Professor, Latin American History
Professor Gregory Swedberg joined the Manhattanville faculty in 2007 where he is a professor of Latin American history. He realized his love for Latin American history and culture in graduate school after working as a teaching assistant in Puebla, Mexico. He received his PhD from Rutgers University in 2007. A Fulbright Hays recipient, his research interests include the effects industrialization and the Mexican Revolution had on gender and labor relations in Veracruz, Mexico. His courses are geographically broad but emphasize the pressing issues of underdevelopment, neoliberalism, and imperialism, as well as how economic, racial, and gender inequalities contribute to systems of violence. He is a member of the Latin American Studies Association, the American Historical Association, and the New England Council of Latin American Studies. His most recent publication, “Breaking Vows: Divorce in Latin America” appeared in the edited volume A Cultural History of Marriage in the Modern Age (Bloomsbury, 2020). He is currently working on two projects. The first explores women’s activism in Orizaba, Mexico's labor wars following the Mexican Revolution (1910-1920). The second is an examination of a statewide religious uprising (la segunda) that occurred in Veracruz, Mexico in 1937.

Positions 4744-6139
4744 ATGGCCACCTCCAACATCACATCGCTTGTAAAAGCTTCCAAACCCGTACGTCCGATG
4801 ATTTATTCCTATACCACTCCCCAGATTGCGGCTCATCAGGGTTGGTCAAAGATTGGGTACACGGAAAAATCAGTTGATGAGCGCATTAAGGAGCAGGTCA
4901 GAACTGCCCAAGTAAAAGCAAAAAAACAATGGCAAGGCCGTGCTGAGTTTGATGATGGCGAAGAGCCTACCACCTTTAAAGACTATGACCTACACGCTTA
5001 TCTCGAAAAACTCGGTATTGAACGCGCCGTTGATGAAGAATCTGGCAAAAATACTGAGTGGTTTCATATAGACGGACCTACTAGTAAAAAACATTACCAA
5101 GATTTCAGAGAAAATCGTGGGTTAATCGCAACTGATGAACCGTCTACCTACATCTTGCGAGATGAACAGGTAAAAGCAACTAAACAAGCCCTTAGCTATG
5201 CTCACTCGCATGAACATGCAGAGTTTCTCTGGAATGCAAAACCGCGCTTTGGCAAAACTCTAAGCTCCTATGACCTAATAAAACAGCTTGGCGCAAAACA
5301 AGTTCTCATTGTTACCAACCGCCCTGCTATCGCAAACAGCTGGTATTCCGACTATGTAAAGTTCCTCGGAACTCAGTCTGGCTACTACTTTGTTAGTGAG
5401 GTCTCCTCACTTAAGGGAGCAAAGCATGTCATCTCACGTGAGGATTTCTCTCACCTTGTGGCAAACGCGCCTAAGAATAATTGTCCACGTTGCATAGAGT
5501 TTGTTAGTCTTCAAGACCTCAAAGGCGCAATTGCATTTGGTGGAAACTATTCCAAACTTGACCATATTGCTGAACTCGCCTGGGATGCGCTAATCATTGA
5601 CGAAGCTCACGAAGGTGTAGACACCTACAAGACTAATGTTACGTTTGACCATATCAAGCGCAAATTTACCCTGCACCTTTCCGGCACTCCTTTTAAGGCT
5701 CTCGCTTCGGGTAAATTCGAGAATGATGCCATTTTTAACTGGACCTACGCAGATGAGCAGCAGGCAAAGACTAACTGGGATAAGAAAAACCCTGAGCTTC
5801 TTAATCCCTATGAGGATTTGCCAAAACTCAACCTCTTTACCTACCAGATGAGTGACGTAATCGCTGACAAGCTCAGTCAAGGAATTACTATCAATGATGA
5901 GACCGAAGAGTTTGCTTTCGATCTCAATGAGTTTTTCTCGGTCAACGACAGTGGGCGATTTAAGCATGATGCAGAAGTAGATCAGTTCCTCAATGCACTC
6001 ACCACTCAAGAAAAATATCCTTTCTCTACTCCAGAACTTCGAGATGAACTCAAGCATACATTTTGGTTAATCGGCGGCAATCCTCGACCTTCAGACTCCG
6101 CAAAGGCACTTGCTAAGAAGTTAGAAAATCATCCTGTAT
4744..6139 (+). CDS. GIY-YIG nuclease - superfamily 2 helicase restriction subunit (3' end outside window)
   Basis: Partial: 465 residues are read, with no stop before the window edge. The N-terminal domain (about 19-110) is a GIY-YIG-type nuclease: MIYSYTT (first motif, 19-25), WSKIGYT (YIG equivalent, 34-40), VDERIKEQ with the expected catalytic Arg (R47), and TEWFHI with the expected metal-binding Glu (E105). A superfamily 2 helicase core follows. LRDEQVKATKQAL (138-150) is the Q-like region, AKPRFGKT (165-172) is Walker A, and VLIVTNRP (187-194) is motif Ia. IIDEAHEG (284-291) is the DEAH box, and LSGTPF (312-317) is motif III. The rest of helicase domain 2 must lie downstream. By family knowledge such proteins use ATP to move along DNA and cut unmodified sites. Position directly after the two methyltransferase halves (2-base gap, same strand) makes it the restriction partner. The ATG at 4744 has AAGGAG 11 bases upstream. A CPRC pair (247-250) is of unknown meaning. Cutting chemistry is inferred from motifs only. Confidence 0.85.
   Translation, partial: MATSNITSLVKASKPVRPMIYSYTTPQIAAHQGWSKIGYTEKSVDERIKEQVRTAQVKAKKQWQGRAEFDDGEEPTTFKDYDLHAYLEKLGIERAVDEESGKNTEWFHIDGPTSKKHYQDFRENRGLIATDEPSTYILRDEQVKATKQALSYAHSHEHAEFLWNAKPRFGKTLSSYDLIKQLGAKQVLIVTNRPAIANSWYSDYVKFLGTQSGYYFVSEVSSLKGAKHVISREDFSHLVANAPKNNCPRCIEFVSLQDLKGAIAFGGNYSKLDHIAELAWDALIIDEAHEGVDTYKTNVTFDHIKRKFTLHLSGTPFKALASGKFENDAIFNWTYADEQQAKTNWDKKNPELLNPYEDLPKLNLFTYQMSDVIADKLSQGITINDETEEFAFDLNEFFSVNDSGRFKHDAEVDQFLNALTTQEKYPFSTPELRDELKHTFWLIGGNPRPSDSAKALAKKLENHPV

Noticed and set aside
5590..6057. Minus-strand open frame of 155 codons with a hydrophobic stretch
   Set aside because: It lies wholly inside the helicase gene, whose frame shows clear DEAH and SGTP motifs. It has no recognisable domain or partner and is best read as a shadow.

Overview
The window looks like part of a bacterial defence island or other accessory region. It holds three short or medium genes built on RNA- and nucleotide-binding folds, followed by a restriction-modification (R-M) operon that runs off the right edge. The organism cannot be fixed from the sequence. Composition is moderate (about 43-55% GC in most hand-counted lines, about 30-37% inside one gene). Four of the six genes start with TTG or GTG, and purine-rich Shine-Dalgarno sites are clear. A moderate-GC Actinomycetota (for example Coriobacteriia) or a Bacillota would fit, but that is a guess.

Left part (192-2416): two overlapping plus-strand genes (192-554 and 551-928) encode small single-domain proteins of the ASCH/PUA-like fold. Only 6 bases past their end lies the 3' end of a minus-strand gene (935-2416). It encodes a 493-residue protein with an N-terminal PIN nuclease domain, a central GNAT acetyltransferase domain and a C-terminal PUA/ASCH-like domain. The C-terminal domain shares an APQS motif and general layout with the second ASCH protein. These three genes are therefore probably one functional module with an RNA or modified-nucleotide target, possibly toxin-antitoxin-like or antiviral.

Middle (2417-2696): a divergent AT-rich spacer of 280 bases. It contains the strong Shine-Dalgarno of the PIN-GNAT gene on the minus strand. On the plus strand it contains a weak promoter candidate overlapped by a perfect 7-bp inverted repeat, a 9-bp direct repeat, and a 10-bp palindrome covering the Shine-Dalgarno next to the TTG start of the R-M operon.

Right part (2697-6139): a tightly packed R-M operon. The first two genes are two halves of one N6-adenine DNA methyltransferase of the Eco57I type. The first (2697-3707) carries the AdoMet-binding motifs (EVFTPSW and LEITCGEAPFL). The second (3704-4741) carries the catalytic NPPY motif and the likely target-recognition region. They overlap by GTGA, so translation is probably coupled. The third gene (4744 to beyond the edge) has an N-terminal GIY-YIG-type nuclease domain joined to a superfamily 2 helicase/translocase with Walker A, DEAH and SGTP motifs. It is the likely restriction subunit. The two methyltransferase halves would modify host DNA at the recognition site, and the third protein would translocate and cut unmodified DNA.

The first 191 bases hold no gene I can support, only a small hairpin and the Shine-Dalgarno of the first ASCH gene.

Latin American History, PhD, Rutgers University
Latin American History, MA, Appalachian State University
Political Science, BA, College of Charleston
From Colonialism to Imperialism: Understanding the Origins of Mexico’s Poverty and Inequality. A review of Ramon Eduardo Ruiz, Why a Few Are Rich and the People are Poor
Divorce and Marital Equality in Orizaba Mexico, 1915-1940